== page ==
The remnants of Tropical Storm Ingrid won’t be paying a visit to Kansas, but moisture from the deadly system could be drawn into the Sunflower State and help continue a recent rainy pattern, a National Weather Service meteorologist said Monday.
At least 21 people were killed over the weekend in Mexico as Ingrid came ashore from the Gulf of Mexico and Tropical Storm Manuel struck from the Pacific, officials have said.
As the remnants of Ingrid continue to move inland, they’ll be drawn to the American Southwest and not up into the Great Plains, said Vanessa Pearce, a meteorologist with the Wichita branch of the National Weather Service.
“Some of this (wind) flow pattern may bring some of the moisture up here,” Pearce said.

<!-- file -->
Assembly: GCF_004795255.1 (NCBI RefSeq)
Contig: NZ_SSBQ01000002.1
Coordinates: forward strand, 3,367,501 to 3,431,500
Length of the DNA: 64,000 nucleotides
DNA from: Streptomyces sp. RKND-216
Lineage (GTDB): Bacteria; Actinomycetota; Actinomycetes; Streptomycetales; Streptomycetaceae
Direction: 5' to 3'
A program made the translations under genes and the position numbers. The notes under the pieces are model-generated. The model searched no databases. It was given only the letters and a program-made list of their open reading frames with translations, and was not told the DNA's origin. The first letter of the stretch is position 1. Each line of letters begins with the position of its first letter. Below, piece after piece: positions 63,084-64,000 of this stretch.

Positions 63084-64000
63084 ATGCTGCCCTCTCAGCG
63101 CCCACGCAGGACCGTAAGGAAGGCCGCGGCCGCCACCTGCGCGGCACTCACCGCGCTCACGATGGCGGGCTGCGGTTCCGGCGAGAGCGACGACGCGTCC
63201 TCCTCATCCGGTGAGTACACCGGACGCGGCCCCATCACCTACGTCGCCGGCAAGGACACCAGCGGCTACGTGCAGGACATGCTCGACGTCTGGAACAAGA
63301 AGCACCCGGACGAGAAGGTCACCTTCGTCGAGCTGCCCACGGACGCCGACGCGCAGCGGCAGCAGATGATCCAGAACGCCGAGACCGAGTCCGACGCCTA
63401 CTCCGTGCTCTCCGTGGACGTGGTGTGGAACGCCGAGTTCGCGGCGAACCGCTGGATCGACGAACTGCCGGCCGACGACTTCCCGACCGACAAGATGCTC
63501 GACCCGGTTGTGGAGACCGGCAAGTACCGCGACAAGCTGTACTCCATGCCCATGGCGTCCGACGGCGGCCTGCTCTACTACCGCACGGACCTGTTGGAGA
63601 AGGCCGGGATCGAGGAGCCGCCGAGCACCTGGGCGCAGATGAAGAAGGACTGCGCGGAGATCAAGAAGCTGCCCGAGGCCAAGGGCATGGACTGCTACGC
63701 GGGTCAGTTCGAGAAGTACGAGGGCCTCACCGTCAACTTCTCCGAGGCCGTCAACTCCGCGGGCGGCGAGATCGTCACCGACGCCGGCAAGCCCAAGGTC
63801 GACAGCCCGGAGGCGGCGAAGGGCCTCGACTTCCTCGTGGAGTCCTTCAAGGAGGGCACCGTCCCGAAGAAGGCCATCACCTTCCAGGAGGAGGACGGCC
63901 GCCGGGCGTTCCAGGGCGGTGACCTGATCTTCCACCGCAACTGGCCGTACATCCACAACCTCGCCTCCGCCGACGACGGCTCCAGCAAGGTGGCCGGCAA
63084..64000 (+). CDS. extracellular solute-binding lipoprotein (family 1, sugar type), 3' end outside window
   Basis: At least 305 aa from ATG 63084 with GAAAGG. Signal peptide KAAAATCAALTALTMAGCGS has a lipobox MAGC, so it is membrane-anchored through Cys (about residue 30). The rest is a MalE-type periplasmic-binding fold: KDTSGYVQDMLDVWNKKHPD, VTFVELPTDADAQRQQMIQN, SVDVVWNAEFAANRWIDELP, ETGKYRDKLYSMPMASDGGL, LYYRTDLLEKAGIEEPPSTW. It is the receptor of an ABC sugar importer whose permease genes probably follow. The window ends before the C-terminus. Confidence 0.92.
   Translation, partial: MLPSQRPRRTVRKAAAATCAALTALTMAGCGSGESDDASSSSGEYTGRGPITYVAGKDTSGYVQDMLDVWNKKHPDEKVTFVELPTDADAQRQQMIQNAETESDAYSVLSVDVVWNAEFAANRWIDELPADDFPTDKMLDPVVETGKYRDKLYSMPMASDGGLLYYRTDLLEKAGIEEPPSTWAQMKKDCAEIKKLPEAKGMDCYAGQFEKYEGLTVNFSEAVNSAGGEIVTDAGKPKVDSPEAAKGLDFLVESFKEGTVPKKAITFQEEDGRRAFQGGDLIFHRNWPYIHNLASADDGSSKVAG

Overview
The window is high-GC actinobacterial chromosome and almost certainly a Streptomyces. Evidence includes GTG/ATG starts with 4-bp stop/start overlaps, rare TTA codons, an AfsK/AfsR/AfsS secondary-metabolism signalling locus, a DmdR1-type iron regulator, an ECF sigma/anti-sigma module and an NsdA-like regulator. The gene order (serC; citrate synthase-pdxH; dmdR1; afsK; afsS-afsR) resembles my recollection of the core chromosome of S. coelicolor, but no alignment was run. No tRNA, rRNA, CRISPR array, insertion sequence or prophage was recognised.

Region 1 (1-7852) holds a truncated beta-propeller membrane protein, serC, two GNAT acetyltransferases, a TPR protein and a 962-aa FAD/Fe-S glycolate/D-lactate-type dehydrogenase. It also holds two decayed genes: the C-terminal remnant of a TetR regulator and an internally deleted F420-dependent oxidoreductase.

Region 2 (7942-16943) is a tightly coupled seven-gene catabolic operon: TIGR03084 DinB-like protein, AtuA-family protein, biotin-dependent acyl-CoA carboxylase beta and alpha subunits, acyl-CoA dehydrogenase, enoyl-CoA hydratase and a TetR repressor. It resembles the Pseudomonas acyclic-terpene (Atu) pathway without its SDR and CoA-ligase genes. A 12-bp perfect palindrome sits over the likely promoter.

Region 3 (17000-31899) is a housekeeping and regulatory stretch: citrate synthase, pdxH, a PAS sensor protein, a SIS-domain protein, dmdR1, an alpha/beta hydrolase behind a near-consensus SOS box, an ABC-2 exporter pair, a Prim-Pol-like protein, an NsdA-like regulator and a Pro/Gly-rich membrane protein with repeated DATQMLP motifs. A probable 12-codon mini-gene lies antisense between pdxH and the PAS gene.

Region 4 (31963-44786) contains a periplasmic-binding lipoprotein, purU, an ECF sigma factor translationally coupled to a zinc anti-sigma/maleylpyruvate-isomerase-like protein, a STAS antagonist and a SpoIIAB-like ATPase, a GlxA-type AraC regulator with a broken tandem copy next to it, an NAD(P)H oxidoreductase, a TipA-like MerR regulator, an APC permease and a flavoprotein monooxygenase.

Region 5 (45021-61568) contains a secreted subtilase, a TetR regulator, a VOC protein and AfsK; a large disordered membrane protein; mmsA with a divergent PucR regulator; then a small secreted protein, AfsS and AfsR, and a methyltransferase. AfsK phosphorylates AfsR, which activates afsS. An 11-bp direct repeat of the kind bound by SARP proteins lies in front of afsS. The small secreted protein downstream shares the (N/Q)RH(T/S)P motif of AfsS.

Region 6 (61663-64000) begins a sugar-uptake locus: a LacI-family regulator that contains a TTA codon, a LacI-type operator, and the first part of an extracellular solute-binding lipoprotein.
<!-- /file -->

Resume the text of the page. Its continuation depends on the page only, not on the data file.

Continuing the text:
That would make it available for any passing storm system to tap into, said Scott Smith, another forecaster with the Wichita branch of the weather service.
Since showers returned to the metropolitan area late last week, only about one-third of an inch had been recorded in Wichita through Monday afternoon, Smith said. More rain is possible later in the week.
It may seem silly to some for land-locked Kansas to pay attention to hurricanes and topical storms, but the remnants of Hurricane Lowell dumped more than 10 inches of rain on Wichita on Sept. 12, 2008.
Other remnants have brought substantial rains to the area over the years. Until a rainy weather pattern set up in mid-July and lingered for a month, some forecasters were saying the best chance of ending the drought and erasing substantial precipitation deficits would likely come from what’s left of a Pacific hurricane that came ashore in Mexico and worked its way up to the Sunflower State.